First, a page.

as the old New Yorker cartoon illustrates "no one knows your a dog on the internet." i now see generations spanning the technological divide. as our ideas grow, replicate and get remixed, i see us in an androgynous world. frankly, regardless of time zone, age, gender, race, income and nationality we are making a starfish generation.
my favorite quote "THERE comes a time in every boy's life when he has a raging desire to go somewhere and dig for hidden treasure." - the adventures of tom sawyer
when i first started this trip, i wanted to SEE my global peers in their environment. now that i'm on the other-side of the world, i have discovered a free world that goes further than lawrence lessig's free culture. in my reality, our world is only limited by our heart. if our heart has no borders then our world is free. to me free culture is to give of yourself freely and expect nothing in return.
sadly, we can't all live for free. warmth, bread and shelter do not fall into our laps at the push of a keyboard. yet when people ask for money, i don't think about it. i don't think about donating. i don't think about the reasons of donating. i just don't think about the impact i can create in others lives. then i placed myself as a beggar. i truely have no more money than you give. our journey, this trip and my life is at your mercy.
when i started this trip i knew the plight of a few new media makers. i knew that theburg.tv was debt ridden, but i didn't care to think about my other fav podcast. then, i discovered that the best damn new media makers kick out the jams with next to no money! just like the NGOs i consult, we attempt to live on a fine line of stubbornness and humility.
throughout humanity's history, you can find people who give freely to create their dreams. those most passionate, attempt to live outside of the mortal constraints of life. following our heart's desires we see problems, tackle them and then try to live.
it's tough trying to find a balance between the glitter and the grit. brian, my friend whom i never met, is in a bit of a bind. his series of programs are so advanced normal media doesn't know how to contextualize them. if you scoff at the notion of citizen journalism, you don't need to go further than alive in baghdad or alive in mexico to understand how digital technology is changing the face of the globe. sadly, both programs are running out of money.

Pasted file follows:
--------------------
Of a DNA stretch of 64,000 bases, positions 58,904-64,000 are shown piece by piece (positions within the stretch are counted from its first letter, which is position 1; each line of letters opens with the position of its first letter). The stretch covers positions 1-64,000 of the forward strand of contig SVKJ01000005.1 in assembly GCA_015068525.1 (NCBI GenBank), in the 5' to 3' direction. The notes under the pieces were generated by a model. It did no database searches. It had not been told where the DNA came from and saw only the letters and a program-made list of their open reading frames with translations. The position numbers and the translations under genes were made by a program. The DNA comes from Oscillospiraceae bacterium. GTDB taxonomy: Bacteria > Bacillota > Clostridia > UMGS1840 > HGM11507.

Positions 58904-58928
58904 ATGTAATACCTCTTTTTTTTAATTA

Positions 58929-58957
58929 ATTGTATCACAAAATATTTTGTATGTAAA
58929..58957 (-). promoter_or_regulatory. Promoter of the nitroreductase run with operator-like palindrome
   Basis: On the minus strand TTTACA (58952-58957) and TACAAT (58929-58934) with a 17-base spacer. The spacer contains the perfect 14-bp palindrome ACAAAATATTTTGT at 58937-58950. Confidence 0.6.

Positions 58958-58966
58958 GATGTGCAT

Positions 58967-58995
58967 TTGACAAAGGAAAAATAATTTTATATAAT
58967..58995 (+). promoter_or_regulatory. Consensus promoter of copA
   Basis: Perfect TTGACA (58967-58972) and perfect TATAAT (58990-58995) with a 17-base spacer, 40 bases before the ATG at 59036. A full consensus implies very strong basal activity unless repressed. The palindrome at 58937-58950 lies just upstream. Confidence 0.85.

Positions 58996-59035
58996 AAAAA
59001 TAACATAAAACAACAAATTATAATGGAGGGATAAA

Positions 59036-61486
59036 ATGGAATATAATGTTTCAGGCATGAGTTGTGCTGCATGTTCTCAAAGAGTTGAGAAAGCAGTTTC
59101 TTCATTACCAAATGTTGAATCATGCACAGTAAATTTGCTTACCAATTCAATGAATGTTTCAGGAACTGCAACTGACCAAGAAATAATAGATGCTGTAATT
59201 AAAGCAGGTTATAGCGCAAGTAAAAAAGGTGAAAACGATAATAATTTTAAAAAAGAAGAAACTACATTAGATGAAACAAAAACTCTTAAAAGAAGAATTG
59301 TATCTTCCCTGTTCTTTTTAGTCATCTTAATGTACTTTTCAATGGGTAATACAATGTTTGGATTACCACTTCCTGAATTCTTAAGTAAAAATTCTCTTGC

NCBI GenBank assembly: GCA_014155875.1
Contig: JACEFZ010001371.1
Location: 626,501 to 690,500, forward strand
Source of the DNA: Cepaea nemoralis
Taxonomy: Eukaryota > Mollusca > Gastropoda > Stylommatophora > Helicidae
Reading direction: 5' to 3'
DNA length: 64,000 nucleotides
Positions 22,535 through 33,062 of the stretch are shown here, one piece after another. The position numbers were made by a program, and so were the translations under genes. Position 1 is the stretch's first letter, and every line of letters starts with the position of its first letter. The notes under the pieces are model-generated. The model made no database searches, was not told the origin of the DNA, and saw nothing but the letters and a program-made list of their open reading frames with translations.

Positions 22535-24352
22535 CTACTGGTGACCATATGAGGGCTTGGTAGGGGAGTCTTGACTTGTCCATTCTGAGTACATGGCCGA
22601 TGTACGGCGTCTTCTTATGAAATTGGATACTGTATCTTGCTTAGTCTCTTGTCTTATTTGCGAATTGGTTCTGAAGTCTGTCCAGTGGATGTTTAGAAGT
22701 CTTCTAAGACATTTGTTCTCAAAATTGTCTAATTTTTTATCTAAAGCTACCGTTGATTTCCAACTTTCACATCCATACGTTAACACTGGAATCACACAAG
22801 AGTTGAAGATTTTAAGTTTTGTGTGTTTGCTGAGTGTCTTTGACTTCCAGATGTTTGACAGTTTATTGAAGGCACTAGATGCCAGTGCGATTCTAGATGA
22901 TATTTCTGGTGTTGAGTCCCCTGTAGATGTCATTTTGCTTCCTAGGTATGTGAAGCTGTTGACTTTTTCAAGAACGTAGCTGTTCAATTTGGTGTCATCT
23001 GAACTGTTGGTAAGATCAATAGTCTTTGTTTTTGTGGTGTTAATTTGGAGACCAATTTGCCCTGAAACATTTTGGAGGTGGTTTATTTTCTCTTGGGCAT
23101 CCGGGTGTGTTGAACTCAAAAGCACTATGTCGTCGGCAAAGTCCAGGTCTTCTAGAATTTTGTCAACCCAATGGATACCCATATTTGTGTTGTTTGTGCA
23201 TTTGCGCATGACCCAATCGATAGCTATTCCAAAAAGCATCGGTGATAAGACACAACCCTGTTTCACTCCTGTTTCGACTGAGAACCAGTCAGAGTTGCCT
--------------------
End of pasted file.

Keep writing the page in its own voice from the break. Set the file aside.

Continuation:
as i have traveled, i only know of a few organizations who are understand the power of video... the power of the moving image... the power of people and their stories...
these programs are not sexy nor glamorous. the programs are smart.
your donation is not sexy nor glamorous. your donation is smart.
we need to hear the world's stories, and the future lies within your fingertips. can you give $5 or $10 to alive in baghdad?
as i clean out my inbox, i'm noting a few things that one should check out...
- after six months abroad, bill boyles, fellow global traveler/vlogger/badass, is going on a drinking tour of the USA. download his revver podcasts vis-a-vis quicktime
- Sugree Phatanapherom, Patipat Susumpow and Isriya Paireepairit are preparing my Thailand itinerary to be a rocking adventure. when i land, they will ship me off to Price of Songkla University and find me a few subjects to interview for mobile active and might get me on http://www.duocore.tv/
- Handmade Nation, the rockin craft documentry profiled in episode 6, has a new teaser. they also reopened their ETSY shop.
- abby (abhishek baxi) , microsoft enthusiast and jelly delhi organizer, uploaded photos of our adventure to zoomr.
- chris penn thinks "luck of seven" is a good opportunity to pump up your linkage on search engines.
- sstrudeau wrote up the best damn reasons for you to contribute.
- beth went to cambodia bloggers summit, got sick on fried bugs and gave away geek shirts. HAWT!
- eddward hasbrouck, the practical nomad, will be testifying at a TSA hearing on the US's GOVT's latest proposals on surveillance, control and monitoring of travelers. apparently, the TSA is seeking to allow "government-compelled search and interrogation by unregulated, private, commercial third parties who would be 'free' to retain, use, publish, sell, rent, or disclose the records of our travels." if you get a chance check out his schedule.
- Siddharth, from Dristhi, has a blog where you'll find some of the work achieved by community video magazine makers.
- i've added a bunch of people who've blogged about the trip.
- finally, subscribe to jetset! their show rocks, the mix rules, and they are going to post an interview shortly.
Recoded: 13 July 2007
Locations: Prague, Czech Republic
Tags: tol, activism, hacktivism, new media, central asia, freedom, citizen journalism
Music: Everything's Got 'Em by Harry Nilsson
About: For the first extended stay was in Prague, where I taught a corse on new media journalism for Transitions Online. On the last day, I interviewed Jeremy Druker, Executive Director, and Evgeny Morozov, Director of New Media.